No better proof of the fearless resiliency and exceptional work ethic of our people when confronted with a real economic opportunity is the way thousands of poor young men took to the hills beginning in the 1970s to grow ganja — a extremely profitable though illegal plant — to enhance their economic well being.
Not so for the hospitality sector which has only one option: get more customers or face economic ruin. Our country is a virtual graveyard of derelict small hotels, guesthouses, restaurants, sports bars, rum shops, amusement parlours, and the like, many of which have changed hands time and again, with the same result. To be sure, there are thousands more acres of idle land in SVG than there are cultivated plots. But even idle land has intrinsic value. As the old people say, “land na rotten”: it just keeps or increases its value while getting more fertile as the years pass, a continual source of “interest payments” for generations to come.
Small-farming would never lift us out of our lower middle-income status but at least it will keep feeding us; dependence on international tourism and its unstable low-wage seasonal jobs will do neither while crushing us with debts and operating costs that will be impossible to service because we would never get enough visitors to make the AIA project worthwhile.
The reasons we will always have few mainland tourist customers should be plain to see for any Vincentian who has travelled. But relatively few Vincentians have ever left the mainland except for a brief day-trip to Bequia’s ho-hum Port Elizabeth. This is not to denigrate the largest of the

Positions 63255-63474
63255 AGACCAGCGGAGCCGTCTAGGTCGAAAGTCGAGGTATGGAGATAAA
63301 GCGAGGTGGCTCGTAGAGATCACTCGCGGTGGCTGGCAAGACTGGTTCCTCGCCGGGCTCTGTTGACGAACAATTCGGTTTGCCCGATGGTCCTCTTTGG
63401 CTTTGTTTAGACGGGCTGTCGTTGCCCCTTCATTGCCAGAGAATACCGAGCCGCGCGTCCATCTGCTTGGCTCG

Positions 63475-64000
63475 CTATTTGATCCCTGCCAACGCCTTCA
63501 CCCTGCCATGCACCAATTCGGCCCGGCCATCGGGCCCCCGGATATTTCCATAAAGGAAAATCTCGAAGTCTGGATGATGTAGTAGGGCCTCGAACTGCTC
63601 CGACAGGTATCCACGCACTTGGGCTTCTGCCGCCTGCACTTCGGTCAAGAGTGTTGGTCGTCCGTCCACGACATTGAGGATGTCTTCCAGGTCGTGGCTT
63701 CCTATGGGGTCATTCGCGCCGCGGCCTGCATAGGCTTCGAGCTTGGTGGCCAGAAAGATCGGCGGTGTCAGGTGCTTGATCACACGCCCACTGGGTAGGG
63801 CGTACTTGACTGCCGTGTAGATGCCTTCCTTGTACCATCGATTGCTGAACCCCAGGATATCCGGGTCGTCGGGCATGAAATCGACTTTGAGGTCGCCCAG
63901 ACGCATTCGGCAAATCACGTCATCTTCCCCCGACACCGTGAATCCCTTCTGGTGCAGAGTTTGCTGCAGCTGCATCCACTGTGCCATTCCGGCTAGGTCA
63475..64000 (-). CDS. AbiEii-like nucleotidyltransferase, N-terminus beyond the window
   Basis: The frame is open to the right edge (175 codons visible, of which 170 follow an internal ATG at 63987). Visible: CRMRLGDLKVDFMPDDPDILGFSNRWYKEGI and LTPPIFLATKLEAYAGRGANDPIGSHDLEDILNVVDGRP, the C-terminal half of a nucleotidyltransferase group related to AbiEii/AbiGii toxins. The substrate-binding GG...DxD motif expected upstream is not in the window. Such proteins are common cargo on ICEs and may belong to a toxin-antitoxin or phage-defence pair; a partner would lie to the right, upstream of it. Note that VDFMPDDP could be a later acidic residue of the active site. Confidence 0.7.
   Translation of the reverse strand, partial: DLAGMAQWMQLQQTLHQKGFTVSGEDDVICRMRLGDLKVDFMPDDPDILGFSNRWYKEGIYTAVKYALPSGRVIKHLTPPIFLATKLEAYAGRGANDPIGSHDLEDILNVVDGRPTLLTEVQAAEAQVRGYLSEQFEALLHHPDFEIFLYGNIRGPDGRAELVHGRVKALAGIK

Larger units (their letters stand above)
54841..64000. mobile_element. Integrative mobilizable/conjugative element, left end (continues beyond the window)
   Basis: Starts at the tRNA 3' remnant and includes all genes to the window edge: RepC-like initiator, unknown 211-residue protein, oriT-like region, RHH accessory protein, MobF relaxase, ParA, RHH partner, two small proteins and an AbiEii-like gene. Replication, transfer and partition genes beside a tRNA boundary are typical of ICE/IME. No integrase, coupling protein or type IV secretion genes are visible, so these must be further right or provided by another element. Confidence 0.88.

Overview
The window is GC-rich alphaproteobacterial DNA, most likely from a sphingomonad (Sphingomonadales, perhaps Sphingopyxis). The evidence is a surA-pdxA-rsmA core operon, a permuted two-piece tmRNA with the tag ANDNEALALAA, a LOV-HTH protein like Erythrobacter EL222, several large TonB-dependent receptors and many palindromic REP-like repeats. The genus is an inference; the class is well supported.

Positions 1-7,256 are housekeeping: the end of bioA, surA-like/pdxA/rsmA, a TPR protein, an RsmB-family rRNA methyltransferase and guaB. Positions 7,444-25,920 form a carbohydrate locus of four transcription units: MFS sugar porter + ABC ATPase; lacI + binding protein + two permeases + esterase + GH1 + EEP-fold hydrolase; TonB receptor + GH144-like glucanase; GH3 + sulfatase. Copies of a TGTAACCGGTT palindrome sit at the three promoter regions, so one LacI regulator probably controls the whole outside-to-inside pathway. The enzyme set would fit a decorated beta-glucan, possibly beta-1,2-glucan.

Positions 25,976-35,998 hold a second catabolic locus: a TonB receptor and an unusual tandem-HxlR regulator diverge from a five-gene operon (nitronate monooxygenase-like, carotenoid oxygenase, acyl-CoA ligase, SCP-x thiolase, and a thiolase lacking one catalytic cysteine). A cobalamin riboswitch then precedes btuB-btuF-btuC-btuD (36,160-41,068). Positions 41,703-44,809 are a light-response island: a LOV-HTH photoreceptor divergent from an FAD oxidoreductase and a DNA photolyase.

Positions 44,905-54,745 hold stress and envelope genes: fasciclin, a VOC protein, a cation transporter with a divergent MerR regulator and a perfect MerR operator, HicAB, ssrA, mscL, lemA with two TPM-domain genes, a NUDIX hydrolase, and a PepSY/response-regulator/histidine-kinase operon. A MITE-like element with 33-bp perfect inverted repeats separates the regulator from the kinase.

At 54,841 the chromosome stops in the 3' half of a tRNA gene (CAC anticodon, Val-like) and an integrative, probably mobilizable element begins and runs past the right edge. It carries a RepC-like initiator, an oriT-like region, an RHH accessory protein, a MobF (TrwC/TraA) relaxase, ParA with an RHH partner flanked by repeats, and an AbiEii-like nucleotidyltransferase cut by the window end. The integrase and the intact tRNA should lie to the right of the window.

Grenadines islands. Bequia has several attractions to offer tourists including white sand beaches and a lively Easter Regatta which hosts thousands of mainland and overseas visitors and which recently celebrated its 34th anniversary.
Still, most of our citizens, even those who have attended the multi-faceted Regatta, seem totally oblivious to the mainland’s countless tourism shortcomings, including the filthy, ramshackle, and depressing neglect of our city, towns, villages, beaches, roads, paths, and rivers, something most of them tend to take for granted as the natural state of the “Natural Place to Be.”
This is the twelfth in a series of 15 essays on the folly of the proposed Argyle International Airport.
The rest may be found at:
- Get ready for a November election!
- Lessons for Argyle Airport from Canada’s Montreal–Mirabel Int’l
- Lessons for Argyle Int’l Airport from the cruise industry
- Lessons from Target Canada for Argyle Int’l Airport
- Lessons from Trinidad & Tobago for Argyle Int’l Airport
- The Dark Side of Tourism: Lessons for Argyle Airport
- Why Argyle Won’t Fly: Lessons from Dominica
- Ken Boyea and the Phantom City at Arnos Vale
- Airport Envy Vincy-Style
- Fully realising our country’s tourism potential
- Airport without a cause
The views expressed herein are those of the writer and do not necessarily represent the opinions or editorial position of iWitness News. Opinion pieces can be submitted to [email protected].